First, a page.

By Nico Gayle
The Obama administration recently stated that it would issue a “handful” of new deep-water drilling permits in the near future. When evaluating offshore drilling companies in the current regulatory environment, the issuance of permits is a very important factor to consider. Below is the permit status for a few drillers. For some undervalued oil and gas companies, see our article here on 6 trading at a discount.
Noble Energy (NBL): Noble Energy was the first company to receive a deep-water drilling permit following the end of the drilling moratorium. The permit, issued in February, allows for the continuation of drilling at the Santiago well 70 miles off the Louisiana coast. NBL has a market cap of $15.76B, and offers a dividend of $0.72 (0.80%).
BHP Billiton (BHP): On March 11, BHP was issued the second deep-water permit since the moratorium. It allows for the resumption of drilling at the Shenzi production well, 120 miles off the coast of Louisiana. With a market cap of $249B, BHP offers a $1.84 (2.10%) dividend.
British Petroleum (BP): BP is a partner in Noble Energy’s Santiago well, owning a 46.5% stake. However, it is hard to see them receiving a permit in the near future due to the lingering effects of the Macondo oil spill. BP has a market cap of $143.24B, and stopped paying a dividend after the oil spill. For some put selling ideas for BP, see our recent article here.
ENSCO (ESV): On February 18, U.S. District Judge Martin Feldman ruled that decisions must be made on five ENSCO permit applications by mid-March. However, the Obama administration is appealing the ruling. The administration has said that it may have to reject the applications if it is not given more time. An Ensco rig is also drilling Noble Energy’s Santiago well that received the first permit. As of now, ENSCO has a market cap of $7.90B, but this number will nearly double upon completion of its announced merger with Pride International. The stock pays a dividend of $1.40 (2.60%).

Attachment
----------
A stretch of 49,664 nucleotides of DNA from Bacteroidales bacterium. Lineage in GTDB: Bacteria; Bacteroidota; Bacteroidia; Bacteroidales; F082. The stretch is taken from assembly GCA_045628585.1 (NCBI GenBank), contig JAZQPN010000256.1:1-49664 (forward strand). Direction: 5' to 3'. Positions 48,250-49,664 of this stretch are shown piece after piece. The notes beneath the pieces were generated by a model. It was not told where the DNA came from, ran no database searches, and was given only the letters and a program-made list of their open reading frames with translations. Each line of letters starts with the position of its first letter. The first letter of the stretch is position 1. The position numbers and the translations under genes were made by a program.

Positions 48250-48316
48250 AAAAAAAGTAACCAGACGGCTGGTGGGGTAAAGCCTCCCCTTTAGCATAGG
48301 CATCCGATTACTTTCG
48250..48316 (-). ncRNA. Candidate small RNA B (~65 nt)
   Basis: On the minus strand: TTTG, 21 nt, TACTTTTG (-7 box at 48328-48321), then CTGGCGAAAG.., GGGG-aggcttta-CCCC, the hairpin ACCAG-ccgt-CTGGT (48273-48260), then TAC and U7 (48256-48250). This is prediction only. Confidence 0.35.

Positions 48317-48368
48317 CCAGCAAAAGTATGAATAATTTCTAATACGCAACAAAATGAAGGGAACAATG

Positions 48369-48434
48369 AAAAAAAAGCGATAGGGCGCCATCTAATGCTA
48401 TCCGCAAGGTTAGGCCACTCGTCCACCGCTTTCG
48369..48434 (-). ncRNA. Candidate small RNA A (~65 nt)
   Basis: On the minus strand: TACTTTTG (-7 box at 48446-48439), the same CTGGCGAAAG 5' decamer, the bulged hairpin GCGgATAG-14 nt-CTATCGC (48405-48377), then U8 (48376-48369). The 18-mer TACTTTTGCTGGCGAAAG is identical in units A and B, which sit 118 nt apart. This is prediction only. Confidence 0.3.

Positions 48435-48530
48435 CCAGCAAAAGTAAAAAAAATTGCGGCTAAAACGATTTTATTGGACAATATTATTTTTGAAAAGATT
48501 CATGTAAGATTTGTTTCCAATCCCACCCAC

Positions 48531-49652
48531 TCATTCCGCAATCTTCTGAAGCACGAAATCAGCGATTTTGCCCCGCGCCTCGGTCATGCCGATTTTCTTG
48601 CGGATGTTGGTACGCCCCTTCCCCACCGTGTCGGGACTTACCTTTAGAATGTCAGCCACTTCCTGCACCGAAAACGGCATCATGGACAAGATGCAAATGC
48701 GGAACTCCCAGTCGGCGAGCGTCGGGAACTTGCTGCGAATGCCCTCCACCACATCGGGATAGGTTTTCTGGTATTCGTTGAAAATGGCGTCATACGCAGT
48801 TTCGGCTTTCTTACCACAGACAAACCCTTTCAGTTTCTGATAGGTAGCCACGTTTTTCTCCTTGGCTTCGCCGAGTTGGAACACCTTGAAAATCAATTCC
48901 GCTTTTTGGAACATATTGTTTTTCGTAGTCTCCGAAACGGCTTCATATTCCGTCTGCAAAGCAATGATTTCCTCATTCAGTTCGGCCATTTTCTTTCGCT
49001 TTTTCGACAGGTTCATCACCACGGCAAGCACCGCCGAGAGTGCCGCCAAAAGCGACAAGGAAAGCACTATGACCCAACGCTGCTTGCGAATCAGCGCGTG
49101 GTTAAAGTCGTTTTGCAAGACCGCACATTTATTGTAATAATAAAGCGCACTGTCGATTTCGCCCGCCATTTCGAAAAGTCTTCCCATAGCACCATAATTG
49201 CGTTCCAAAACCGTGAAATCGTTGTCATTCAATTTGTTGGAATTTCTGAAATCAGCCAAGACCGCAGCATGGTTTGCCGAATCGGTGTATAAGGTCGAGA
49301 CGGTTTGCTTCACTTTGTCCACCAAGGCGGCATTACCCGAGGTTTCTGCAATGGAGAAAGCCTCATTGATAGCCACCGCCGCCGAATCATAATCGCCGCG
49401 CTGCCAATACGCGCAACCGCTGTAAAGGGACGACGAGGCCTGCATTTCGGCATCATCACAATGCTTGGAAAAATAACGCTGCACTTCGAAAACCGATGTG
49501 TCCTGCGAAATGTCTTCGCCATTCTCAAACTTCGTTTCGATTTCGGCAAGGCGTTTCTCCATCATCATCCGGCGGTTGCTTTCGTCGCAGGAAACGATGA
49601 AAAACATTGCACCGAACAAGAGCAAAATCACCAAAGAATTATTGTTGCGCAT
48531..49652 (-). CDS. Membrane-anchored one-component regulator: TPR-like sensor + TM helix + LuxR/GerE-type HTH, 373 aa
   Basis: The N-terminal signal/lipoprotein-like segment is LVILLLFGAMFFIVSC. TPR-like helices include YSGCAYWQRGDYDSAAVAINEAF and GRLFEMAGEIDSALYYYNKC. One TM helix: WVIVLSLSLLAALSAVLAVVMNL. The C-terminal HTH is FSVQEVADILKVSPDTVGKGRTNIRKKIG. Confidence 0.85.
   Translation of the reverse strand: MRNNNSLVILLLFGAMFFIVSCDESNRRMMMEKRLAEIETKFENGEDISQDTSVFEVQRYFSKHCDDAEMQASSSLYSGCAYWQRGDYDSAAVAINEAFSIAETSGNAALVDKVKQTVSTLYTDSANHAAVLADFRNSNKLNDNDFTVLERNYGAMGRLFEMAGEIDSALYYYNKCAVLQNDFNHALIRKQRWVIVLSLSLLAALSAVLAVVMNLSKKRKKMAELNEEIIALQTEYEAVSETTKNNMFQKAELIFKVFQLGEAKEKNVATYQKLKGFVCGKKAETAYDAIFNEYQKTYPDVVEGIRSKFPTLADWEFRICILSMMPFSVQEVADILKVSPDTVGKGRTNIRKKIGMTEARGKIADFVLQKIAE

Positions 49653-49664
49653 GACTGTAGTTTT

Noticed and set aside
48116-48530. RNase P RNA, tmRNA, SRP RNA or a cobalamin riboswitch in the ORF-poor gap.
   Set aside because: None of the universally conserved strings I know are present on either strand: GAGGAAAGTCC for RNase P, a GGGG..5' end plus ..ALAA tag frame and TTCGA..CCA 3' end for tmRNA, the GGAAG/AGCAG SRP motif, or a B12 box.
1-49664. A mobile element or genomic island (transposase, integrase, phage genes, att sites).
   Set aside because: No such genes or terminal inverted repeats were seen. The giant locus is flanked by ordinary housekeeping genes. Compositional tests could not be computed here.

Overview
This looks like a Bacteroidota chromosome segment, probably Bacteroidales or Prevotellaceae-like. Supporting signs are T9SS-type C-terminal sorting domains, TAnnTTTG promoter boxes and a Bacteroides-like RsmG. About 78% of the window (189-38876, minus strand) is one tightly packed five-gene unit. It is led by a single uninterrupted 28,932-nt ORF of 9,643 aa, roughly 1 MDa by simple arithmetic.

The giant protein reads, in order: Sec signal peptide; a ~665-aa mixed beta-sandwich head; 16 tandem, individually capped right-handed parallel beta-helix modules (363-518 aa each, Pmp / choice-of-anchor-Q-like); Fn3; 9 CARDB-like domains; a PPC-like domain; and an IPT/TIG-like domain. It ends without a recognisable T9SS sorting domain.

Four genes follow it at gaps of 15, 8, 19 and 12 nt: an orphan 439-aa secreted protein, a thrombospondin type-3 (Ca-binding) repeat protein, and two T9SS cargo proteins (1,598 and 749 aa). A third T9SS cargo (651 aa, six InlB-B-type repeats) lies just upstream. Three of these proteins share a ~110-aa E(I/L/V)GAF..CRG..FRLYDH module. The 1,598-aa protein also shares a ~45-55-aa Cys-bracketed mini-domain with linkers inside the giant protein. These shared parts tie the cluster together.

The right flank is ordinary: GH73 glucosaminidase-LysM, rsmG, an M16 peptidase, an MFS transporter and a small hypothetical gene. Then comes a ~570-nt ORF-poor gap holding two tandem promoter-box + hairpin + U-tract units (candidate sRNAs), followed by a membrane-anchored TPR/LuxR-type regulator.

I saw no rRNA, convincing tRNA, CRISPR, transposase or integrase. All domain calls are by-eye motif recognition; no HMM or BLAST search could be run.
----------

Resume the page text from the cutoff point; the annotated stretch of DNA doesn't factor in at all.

ATP Oil and Gas (ATPG): In the same ruling, Judge Feldman ruled that the Interior Department must also decide on 2 ATP permit applications by mid-March. These decisions could have a large effect on the stock price. ATP’s Titan rig is a golden standard of safety, and has been on the short list for approval to drill a new branch off of an existing well. However, it may be difficult for ATP to gain approval for higher-risk wells because of the firm’s small size. The company, which has been hit hard by the delays, has started looking to other countries for drilling opportunities, especially Israel. ATP is a small driller, with a market cap of only $924.67M and no dividend. For some put selling ideas for ATP, see our recent article here. And for our take on ATP’s valuation, see our article from last week here.
Hercules Offshore (HERO): Hercules has the largest shallow-water Gulf of Mexico fleet. Although shallow-water permits have been slowed by the BP Macondo spill, they have been issued more quickly than the deep-water permits, and are expected to speed up soon. Recently, HERO purchased 20 rigs from Seahawk Drilling for $105 million. Hercules has at least one pending permit application, which was submitted in December of 2010. As another small driller, HERO has a market cap of $674.93M, with no current dividend.
Seahawk Drilling (HAWKQ.PK): Seahawk, which drills exclusively in the Gulf of Mexico, filed for bankruptcy in February as a result of the slowdown in the issuance of drilling permits, among other factors. They sold nearly all of their assets to Hercules in order to effectively liquidate the company. Seahawk has a very small market cap of $77.73M, and no dividend.
Disclosure: I have no positions in any stocks mentioned, and no plans to initiate any positions within the next 72 hours.